that if you wanted meat you needed to be willing to butcher it yourself after the ritual slaying in the garden.
I found that Western and Eastern nations want happy family lives and that God/Allah's rules played a big part in what drove people.
I found that different religions have more in common than the untravelled man might realise.
|| posted on 17-10-2008 at 08:57
It's an excellent quote
France, Spain (mainland, Tenerife and Lanzarote), Portugal, Germany, Holland, Italy, Iceland, the Faroes, Austria, Switzerland, Turkey, Romania,
Morocco, Israel, Russia, Kazakhstan, Kyrgyzstan, China, Thailand, Malaysia, Peru and Chile.
The biggest thing I have learned so far is how much I take for granted hot and cold running water and electricity.
|| posted on 16-10-2008 at 22:32
I go along with that if I want a decent meal I stay at home. I always say to Mrs V that was delicious and I mean it
Latvian Polish Punjabi you name it we have it.
|| posted on 16-10-2008 at 22:11
|"machine you hit"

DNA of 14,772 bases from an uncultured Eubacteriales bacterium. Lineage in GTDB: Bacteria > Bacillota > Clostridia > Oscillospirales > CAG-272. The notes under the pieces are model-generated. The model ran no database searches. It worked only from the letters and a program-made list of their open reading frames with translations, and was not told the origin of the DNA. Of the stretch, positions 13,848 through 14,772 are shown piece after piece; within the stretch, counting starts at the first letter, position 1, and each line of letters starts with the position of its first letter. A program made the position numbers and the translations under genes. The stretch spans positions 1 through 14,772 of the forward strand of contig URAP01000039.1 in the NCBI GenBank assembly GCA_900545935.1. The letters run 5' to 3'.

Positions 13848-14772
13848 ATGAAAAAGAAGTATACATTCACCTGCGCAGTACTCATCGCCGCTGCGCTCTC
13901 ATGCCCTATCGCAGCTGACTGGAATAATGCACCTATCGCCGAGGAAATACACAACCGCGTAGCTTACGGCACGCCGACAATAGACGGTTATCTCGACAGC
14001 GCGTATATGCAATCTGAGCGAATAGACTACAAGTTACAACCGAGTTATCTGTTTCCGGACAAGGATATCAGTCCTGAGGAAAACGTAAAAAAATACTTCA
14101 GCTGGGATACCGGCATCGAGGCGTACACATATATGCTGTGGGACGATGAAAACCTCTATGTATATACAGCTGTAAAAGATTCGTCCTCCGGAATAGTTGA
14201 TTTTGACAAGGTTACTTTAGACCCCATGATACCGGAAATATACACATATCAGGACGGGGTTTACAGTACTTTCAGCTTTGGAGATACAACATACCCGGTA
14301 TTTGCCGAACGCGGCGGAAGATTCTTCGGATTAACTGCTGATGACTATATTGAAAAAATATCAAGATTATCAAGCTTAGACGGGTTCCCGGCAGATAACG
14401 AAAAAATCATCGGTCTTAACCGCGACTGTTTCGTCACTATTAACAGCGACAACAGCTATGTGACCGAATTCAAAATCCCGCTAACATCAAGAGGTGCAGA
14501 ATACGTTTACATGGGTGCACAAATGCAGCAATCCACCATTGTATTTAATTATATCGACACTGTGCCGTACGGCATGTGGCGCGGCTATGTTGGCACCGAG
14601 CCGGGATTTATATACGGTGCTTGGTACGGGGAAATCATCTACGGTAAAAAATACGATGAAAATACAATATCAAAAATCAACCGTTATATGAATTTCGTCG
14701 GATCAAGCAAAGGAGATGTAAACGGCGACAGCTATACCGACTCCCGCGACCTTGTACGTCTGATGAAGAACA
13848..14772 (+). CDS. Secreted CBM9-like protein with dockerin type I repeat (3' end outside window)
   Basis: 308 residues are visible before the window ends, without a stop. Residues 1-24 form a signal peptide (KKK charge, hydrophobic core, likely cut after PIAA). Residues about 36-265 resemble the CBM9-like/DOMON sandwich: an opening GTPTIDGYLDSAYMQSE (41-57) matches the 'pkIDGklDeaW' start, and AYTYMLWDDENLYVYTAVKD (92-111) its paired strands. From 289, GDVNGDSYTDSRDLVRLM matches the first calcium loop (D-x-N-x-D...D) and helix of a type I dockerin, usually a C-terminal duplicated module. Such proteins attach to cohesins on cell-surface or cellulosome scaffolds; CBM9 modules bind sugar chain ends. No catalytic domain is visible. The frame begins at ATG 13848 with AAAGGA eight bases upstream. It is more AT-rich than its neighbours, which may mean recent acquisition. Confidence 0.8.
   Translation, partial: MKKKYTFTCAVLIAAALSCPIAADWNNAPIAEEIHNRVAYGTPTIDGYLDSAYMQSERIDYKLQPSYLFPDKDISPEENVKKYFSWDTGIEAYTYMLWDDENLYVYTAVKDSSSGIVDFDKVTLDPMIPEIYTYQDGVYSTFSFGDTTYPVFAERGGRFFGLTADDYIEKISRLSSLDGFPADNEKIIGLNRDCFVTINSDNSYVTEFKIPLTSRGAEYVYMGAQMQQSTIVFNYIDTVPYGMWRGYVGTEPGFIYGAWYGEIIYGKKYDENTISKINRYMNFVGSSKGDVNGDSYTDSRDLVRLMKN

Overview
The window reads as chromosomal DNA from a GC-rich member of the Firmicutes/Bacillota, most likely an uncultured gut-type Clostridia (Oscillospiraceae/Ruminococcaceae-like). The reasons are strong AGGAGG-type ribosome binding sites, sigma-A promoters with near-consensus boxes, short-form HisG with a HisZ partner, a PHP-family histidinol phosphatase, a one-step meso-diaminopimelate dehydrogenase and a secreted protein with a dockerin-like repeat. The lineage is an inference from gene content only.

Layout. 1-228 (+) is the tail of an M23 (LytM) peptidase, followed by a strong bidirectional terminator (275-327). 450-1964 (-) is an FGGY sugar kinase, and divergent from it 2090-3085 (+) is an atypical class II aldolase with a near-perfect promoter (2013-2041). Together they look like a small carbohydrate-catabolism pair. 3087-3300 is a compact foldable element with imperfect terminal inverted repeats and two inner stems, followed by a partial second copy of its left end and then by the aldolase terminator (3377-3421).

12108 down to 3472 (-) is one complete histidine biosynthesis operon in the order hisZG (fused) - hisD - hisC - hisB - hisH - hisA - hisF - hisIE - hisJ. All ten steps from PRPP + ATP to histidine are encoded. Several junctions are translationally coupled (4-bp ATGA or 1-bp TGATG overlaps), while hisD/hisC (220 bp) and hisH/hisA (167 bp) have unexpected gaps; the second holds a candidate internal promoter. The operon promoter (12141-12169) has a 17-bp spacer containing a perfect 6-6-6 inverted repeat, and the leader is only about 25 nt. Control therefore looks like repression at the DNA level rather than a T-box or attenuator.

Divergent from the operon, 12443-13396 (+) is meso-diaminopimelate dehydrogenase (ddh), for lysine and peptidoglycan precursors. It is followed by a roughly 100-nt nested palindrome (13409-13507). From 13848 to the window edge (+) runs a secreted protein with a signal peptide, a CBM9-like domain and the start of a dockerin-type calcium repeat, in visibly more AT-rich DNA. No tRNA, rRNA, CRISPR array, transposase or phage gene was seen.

Why, anyone would have thought that would be a computer!
I have not spent any significant time physically outside the United States. That is one reason my friends here at KF are important to me, as an
enrichment to my life.
|| posted on 16-10-2008 at 21:54
|I've been in Mexico a couple of times but only fleetingly.
I lived in Italy, and learned... so much!
That there is no English word that adequately conveys "simpatico" and that is a very great loss...
That there is something remarkable about a lanugage literal enough to call a typewriter a "machine you hit" and a car a "machine (you drive)" but
mainly just a "machine"
That no one minds if the bus is late, if it's made late by the driver taking a grandmother off his bus and putting her on the right one - and
everyone will tell him his mother should be proud of him.
That tourists from all over the world are much the same - but you tend to be most critical of those whom you can understand when they say ridiculous
I've lived here now, longer than I lived in the US.
I've learned ... again, so much!
The reason English cooking has such a bad reputation is that if you want GOOD cooking in England, you go to someone's home, not a restaurant. The
best is kept in the family.
That "English" is a lot of languages... the variations just within a few hundred miles here, are immense. And that some dialects are being lost,
which is sad.
That history is not a set, simple thing.
|| posted on 16-10-2008 at 21:39
Where have you been outside of your own country and what have you learned that changed your outlook on life?